What stimulates deep sleep?

CHICAGO - Gentle sound stimulation, such as the sound of a waterfall synchronized with the rhythm of brain waves, significantly improved deep sleep in older adults and improved their ability to remember words, according to a new Northwestern Medicine study. Caffeine is a stimulant that can make it harder for you to fall asleep and stay asleep. It can also reduce the amount of deep sleep you get. One study found that consuming caffeine seven hours before bedtime reduced the amount of sleep received in one hour.

Instead, consume water, tea, and other decaf beverages. Certain beverages, such as warm milk and chamomile, can help induce sleep. Researchers have developed a portable device that reproduces specific sounds to improve deep sleep. The first clinical study has shown that the device is effective, but it does not have the same level of effectiveness for everyone.

Slow-wave sleep, also called deep sleep, is an important stage in the sleep cycle that allows the brain and memory to function properly. While most adults know that they should aim for 7 to 9 hours of sleep each night, the science of sleep is quite complex. The recommendation for most adults is to sleep 7 or more hours, which will usually give the body enough time in the deepest states of sleep. Although all stages of sleep are necessary, deep sleep is especially important for brain health and function.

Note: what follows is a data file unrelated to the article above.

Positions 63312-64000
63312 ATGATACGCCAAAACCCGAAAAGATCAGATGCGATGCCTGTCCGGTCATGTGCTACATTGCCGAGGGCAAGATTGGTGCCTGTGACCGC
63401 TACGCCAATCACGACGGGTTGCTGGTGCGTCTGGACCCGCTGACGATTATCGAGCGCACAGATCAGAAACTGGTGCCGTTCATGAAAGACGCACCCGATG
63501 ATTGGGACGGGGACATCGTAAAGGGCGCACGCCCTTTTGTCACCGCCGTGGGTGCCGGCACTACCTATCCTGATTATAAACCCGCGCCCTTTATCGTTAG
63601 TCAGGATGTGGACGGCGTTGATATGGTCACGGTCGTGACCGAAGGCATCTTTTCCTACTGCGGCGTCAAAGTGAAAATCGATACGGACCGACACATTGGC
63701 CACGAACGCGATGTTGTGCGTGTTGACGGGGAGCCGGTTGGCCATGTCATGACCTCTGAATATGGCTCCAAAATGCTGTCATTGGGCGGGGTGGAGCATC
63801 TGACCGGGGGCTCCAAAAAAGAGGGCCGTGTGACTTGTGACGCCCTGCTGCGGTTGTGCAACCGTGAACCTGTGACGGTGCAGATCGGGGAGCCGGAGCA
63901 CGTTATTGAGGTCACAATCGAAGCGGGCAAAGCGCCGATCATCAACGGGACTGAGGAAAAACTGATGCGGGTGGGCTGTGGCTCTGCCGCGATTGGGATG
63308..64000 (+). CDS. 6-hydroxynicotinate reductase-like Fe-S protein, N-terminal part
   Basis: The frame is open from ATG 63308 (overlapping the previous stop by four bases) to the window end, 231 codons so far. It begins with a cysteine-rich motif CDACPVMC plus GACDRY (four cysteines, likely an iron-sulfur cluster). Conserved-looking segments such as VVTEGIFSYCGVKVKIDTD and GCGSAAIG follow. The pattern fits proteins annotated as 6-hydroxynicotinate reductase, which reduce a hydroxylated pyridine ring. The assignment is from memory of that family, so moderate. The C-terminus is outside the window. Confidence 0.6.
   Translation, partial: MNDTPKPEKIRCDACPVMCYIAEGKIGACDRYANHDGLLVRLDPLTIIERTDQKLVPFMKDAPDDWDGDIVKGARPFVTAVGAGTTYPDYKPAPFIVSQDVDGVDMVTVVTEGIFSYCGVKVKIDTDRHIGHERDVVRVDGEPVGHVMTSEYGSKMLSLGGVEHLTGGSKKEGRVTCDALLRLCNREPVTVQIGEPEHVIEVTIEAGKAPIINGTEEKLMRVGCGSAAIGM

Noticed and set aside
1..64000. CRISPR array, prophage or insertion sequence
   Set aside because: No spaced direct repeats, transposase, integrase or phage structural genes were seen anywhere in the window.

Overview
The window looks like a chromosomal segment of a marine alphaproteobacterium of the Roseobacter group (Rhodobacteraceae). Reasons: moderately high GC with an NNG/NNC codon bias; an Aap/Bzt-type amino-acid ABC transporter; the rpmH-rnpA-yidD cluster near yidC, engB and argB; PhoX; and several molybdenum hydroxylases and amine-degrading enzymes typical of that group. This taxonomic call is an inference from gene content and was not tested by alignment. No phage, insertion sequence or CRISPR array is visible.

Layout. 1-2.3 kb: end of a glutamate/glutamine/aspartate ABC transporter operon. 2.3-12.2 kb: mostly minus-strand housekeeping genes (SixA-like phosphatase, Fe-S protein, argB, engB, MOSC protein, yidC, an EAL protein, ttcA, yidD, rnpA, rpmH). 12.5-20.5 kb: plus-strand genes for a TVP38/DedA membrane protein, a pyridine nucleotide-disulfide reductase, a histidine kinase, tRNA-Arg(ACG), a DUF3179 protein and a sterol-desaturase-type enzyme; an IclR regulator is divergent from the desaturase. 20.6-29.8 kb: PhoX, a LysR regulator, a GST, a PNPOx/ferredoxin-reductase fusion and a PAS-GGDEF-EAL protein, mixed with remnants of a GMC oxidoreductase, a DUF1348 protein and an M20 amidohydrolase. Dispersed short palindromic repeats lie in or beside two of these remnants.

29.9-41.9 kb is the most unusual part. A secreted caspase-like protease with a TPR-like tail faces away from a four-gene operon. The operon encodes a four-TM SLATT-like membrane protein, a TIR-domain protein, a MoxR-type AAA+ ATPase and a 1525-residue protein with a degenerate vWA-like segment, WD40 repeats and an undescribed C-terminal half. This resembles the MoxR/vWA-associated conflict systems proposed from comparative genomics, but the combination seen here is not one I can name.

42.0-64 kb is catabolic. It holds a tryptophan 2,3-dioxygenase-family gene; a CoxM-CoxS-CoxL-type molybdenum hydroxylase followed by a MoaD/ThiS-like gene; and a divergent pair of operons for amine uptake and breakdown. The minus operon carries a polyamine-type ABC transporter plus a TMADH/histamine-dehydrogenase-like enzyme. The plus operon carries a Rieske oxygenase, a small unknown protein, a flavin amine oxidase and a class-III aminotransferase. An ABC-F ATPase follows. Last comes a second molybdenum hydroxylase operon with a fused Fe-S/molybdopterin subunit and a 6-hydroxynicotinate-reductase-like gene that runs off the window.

Deep sleep is important for brain regeneration and memory, and it also has a positive influence on the cardiovascular system. When auditory stimulation began during wakefulness, before sleep, and continued for the first 90 minutes of sleep, it significantly delayed the onset of sleep. They used the device every night for a total of four weeks, with the auditory stimulation administered every night for two weeks and without stimulation for the next two weeks. What makes the solution unique is that the person sleeping is not aware of this sound during deep sleep.

Tammi Ludlum
Tammi Ludlum

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